A huge cloud of volcanic ash from Iceland spread further across Europe on Friday, grounding thousands more flights in the continent's biggest air travel shutdown since World War II.
As the giant no-fly zone grew, Europe's air traffic control center predicted 17,000 flights would be canceled Friday.
And experts warned the fallout from the Eyjafjallajokull volcano in southeast Iceland could take several days to clear. Some countries now say they will not even consider allowing flights again until Sunday.
The volcano spewed out more smoke and ash, building up the cloud that is being blown towards Europe. The cloud now extends from the Atlantic to the Russian capital and from the Arctic Circle to Austria and Bulgaria in southern Europe.
Thousands of people were stranded in airports around the world as a global flight backlog built up.
Europe's three biggest airports — London Heathrow, Paris-Charles de Gaulle and Frankfurt — were closed by the ash, which is a threat to jet engines and pilot visibility.
Eurocontrol, the European air traffic control group, said only 11,000 of the daily 28,000 flights in the affected zone would take off Friday. At least half of the 600 daily flights between Europe and North America would be canceled.
About 6,000 flights to and within Europe were canceled Thursday.
Austria, Belgium, Britain, Czech Republic, Denmark, Estonia, Latvia, Lithuania, the Netherlands, Poland and Slovakia shut down all or most of their airspace.
Finland, France, Germany, Russia and Spain experienced major disruption, although Sweden and Ireland gradually reopened their airspace and Norway temporarily allowed some flights as the ash drifted away.
"Forecasts suggest that the cloud of volcanic ash is continuing to move east and southeast and that the impact will continue for at least the next 24 hours," Eurocontrol said in a statement.
Most aviation authorities promised a review on Friday, but Finland set the tone for the grim weekend, announcing no commercial flights before Sunday afternoon at the earliest.
Poland had considered delaying the funeral on Sunday of President Lech Kaczysnki because the cloud threatened the flights of U.S. President Barack Obama and other world leaders.
But a senior presidential aide insisted the ceremony would go ahead as planned in the southern city of Krakow, even though its airport was closed Friday.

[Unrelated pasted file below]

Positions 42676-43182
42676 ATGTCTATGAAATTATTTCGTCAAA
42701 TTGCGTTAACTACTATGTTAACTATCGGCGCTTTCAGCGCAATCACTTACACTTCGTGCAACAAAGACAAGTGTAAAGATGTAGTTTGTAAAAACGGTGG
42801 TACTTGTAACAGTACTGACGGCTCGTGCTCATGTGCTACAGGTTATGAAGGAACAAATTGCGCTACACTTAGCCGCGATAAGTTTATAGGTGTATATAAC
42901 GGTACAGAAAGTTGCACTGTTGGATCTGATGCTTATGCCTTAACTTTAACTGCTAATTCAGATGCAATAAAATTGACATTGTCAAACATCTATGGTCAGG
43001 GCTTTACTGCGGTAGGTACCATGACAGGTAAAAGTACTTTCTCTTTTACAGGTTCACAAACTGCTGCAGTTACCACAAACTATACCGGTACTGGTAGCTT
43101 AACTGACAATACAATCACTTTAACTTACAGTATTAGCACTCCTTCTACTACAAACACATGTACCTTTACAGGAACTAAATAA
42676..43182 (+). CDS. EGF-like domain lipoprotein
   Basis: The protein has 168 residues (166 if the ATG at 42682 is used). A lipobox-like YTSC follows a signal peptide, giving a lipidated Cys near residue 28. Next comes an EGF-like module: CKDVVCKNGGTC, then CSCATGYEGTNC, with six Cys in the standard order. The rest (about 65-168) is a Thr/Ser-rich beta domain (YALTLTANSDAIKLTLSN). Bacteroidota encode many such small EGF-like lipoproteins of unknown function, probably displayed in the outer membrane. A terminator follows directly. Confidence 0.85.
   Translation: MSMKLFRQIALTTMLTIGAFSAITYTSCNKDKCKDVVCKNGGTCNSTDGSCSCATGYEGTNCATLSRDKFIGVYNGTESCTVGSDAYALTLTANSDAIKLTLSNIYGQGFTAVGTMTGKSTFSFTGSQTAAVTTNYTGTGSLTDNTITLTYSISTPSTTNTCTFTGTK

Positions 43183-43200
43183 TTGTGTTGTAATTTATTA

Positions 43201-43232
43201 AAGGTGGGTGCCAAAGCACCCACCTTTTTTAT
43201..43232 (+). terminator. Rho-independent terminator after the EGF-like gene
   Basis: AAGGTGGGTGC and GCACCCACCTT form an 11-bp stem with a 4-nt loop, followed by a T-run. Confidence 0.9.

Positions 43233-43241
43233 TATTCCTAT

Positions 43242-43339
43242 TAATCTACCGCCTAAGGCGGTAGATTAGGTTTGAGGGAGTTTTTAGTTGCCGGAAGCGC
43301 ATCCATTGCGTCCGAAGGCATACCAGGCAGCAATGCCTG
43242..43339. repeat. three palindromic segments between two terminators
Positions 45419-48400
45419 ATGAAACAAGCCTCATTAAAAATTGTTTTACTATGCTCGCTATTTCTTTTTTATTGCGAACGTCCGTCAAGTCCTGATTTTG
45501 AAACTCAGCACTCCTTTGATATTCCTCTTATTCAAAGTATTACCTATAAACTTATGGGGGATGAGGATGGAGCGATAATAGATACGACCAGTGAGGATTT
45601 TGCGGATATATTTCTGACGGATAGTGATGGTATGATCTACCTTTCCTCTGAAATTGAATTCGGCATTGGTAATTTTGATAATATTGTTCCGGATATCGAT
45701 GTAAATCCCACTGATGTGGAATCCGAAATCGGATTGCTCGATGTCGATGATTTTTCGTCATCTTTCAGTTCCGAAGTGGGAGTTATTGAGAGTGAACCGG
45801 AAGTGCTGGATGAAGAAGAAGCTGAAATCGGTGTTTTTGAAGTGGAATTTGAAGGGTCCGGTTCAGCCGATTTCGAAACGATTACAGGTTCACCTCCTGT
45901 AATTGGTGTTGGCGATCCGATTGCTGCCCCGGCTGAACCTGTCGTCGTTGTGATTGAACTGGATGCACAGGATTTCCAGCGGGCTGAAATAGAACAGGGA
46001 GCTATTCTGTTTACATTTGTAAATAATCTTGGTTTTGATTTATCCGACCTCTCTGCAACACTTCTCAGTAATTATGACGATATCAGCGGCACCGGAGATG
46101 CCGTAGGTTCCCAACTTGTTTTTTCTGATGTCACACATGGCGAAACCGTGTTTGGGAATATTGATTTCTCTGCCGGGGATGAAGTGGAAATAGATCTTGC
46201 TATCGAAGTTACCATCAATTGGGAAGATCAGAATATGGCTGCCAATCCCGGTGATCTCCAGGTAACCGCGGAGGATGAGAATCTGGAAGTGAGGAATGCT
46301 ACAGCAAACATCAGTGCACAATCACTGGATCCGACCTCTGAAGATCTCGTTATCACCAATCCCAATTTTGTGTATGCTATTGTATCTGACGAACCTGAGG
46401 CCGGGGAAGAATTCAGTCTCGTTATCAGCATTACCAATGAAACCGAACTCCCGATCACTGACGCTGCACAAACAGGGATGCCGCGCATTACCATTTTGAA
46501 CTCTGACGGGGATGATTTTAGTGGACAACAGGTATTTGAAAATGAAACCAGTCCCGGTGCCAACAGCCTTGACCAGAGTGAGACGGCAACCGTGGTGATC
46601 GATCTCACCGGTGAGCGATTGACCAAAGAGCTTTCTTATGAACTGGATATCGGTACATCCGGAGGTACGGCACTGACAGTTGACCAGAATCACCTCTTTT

Other engagements were hit however — Portuguese President Anibal Cavaco Silva was stranded in Prague after Czech airspace closed and the Spanish royal couple were prevented from attending celebrations of Danish Queen Margrethe's 70th birthday.
In Britain, airports including London Heathrow, the world's busiest international air hub, were deserted as operators warned travellers not even to turn up for booked flights.
British officials extended the ban on non-emergency flights in most of its airspace until 0000 GMT Saturday "at the earliest," although some flights in Northern Ireland and western Scotland will be allowed.
The Eurostar Channel tunnel rail service reported thousands of passengers rushing to get places on its London-Paris trains. It laid on three extra trains but still could not keep up with demand.
Baltic ferries also reported a surge in demand.
Debbie Eidsforth, 36, spent the night at Heathrow and was trying to get back to Adelaide in Australia via Hong Kong.
"I had paid 5,500 pounds (8,500 dollars) for my flights, but it doesn't matter what class you fly in, everyone's in the same situation," she said.
In Scotland, health officials warned that ash falling to the ground over northern Britain might cause symptoms such as itchy eyes or a sore throat.
Amsterdam's Schiphol airport prepared beds and meals for 2,000 stranded travellers and at Paris Charles de Gaulle, passengers slept on cafe benches. In Brussels, 200 Bangladeshis diverted from London were blocked in the airport for a second day as they had no visas to leave the complex.
The volcano on the Eyjafjallajokull glacier in southern Iceland erupted just after midnight on Wednesday.
The ash drifted at an altitude of about 5-6 miles (8-10 kilometers). Although it could not been seen from the ground, experts said it posed a major threat.
In the past 20 years, there have been 80 recorded encounters between aircraft and volcanic clouds, causing the near-loss of two Boeing 747s with almost 500 people on board and damage to 20 other planes, experts said.
Finnish fighter jets which flew through the volcanic dust on training flights Thursday suffered damaged engines, the air force said, warning that even short flights could be dangerous.